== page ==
Posing as IRS agents demanding back taxes, a group of people from Miami browbeat more than 1,500 people into shelling out nearly $2 million, federal authorities said this week.
The five people were arrested in Miami on charges of wire fraud and conspiracy.
Federal prosecutors say the group called thousands of victims in at least three states, threatening arrest unless they paid “back taxes.” The scam worked, with the victims agreeing to wire the sham agents money.
“No legitimate United States Treasury or IRS official will demand that anyone make payments via MoneyGram, Western Union, Walmart-2-Walmart, or any other money wiring method, for any debt to the IRS or the Department of the Treasury,” J. Russell George, the Treasury Inspector General for Tax Administration, said in a statement.
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Such IRS scams have cost taxpayers more than $36 million in recent years, George said.
The five arrested are Cuban nationals from Miami: Jennifer Valerino Nuñez, Dennis Delgado Caballero, Arnoldo Perez Mirabal, Yaritza Espinosa Diaz, and Roberto Fontanella Caballero.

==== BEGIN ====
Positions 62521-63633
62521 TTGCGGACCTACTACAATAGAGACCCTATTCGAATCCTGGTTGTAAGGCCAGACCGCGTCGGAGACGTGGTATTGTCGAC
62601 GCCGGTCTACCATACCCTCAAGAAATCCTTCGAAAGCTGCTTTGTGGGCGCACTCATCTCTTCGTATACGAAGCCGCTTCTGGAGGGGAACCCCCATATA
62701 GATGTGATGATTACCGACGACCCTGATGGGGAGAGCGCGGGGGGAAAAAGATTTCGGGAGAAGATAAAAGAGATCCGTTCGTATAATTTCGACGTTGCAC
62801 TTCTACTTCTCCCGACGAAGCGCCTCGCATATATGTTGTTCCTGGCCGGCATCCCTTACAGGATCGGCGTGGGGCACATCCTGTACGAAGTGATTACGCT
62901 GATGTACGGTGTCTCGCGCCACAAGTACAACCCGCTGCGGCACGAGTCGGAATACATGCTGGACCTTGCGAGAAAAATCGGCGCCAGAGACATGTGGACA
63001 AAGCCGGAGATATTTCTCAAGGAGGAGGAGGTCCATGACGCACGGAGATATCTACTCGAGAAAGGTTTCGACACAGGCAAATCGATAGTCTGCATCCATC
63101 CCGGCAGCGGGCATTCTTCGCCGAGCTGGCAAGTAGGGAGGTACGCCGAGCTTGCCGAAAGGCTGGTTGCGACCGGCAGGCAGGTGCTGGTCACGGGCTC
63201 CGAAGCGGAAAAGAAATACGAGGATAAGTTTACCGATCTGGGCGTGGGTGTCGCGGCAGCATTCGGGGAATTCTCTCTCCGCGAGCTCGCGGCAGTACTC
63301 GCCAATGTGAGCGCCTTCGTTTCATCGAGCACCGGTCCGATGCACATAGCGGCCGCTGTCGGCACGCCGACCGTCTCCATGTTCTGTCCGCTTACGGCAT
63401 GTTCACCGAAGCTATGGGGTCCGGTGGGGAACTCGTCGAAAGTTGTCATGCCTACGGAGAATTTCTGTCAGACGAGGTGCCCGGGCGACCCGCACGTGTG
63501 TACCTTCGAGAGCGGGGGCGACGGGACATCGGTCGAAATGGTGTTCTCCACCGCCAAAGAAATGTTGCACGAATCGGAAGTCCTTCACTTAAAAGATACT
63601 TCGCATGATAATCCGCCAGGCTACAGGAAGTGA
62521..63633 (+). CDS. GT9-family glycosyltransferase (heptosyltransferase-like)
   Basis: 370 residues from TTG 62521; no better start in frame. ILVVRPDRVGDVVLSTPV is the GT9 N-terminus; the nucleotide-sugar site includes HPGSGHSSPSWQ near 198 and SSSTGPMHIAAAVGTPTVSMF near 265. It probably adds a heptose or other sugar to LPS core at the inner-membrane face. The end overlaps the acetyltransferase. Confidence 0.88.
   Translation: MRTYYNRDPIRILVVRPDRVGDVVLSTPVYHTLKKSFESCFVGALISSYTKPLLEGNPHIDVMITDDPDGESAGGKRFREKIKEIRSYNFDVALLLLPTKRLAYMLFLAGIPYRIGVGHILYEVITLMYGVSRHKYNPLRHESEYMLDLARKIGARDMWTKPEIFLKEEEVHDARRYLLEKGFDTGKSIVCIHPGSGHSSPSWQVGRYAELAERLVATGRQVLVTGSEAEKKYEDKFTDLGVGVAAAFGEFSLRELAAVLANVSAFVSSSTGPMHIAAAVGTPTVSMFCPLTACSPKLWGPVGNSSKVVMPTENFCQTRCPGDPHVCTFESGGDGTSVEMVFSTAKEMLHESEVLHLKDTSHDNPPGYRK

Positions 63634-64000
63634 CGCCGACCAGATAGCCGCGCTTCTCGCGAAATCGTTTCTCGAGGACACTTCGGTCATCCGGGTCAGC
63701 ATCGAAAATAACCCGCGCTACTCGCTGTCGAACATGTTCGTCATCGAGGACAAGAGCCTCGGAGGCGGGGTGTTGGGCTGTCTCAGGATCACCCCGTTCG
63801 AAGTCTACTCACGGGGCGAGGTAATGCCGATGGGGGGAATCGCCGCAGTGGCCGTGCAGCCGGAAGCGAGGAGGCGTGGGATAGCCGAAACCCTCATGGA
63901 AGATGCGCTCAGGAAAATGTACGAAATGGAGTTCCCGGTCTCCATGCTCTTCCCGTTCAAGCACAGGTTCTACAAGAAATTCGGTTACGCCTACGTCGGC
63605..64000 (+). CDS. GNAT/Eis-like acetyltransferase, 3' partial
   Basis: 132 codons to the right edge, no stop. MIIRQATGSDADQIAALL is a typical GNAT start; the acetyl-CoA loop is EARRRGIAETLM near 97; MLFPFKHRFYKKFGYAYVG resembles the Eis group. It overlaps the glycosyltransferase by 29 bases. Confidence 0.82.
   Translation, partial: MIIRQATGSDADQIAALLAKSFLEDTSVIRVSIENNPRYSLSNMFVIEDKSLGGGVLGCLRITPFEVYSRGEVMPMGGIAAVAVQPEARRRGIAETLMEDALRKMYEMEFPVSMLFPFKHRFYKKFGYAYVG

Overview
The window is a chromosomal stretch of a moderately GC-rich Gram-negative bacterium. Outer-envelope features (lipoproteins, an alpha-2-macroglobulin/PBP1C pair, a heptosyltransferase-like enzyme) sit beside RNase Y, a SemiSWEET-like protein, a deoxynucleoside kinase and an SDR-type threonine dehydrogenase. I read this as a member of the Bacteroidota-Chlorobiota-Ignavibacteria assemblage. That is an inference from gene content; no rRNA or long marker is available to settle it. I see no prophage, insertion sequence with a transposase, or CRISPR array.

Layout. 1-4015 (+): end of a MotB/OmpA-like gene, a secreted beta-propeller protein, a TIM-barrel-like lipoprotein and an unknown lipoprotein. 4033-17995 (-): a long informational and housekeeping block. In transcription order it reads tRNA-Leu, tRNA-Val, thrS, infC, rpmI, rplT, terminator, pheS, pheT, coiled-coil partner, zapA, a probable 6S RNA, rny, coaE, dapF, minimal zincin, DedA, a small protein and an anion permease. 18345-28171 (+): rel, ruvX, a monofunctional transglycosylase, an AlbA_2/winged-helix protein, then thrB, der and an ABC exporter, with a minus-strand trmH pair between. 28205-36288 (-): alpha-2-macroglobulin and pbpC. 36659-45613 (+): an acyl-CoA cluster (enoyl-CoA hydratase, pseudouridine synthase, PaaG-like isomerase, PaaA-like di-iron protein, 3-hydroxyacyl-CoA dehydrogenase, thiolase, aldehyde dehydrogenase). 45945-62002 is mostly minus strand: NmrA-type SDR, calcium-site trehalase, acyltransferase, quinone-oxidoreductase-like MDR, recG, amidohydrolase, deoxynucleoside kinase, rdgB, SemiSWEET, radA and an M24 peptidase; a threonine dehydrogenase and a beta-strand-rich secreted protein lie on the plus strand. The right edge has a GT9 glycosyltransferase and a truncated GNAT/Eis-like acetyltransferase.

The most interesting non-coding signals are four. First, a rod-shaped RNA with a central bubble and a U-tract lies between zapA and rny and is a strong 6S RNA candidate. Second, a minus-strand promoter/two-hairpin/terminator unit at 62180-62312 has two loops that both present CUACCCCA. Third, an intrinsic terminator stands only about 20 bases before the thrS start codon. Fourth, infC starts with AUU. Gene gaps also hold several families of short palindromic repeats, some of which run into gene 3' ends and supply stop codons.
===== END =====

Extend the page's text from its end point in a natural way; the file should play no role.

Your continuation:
They were charged in Minnesota, Texas and Arkansas.
In the Arkansas case, someone purporting to be an IRA agent convinced a man on business trip in Texas to wire $3,720.30 to “Natalie Monroe” – supposedly, the “deputy secretary of the Treasury Department.” The money was sent to a Walmart in Lonoke, Arkansas.
Surveillance footage from the Walmart showed Nuñez picking up the money, according to a criminal complaint filed in federal court. Agents found that she listed the same phone number on receipts while picking up money nearly 100 transactions. She used at least 21 different aliases, but al the receipts had the same handwriting, agents said.
Nuñez and Dennis Caballero also used the same black BMW to pick up the ill-gotten money, the complaint said.
Her fingerprint was found on one Moneygram receipt. And she also used her own personal debit card shortly after picking up one wire transfer – both transactions caught on surveillance video.
Nuñez, who arrived from Cuba in August 2015, was already engaged in the scam by October of that year, federal authorities say.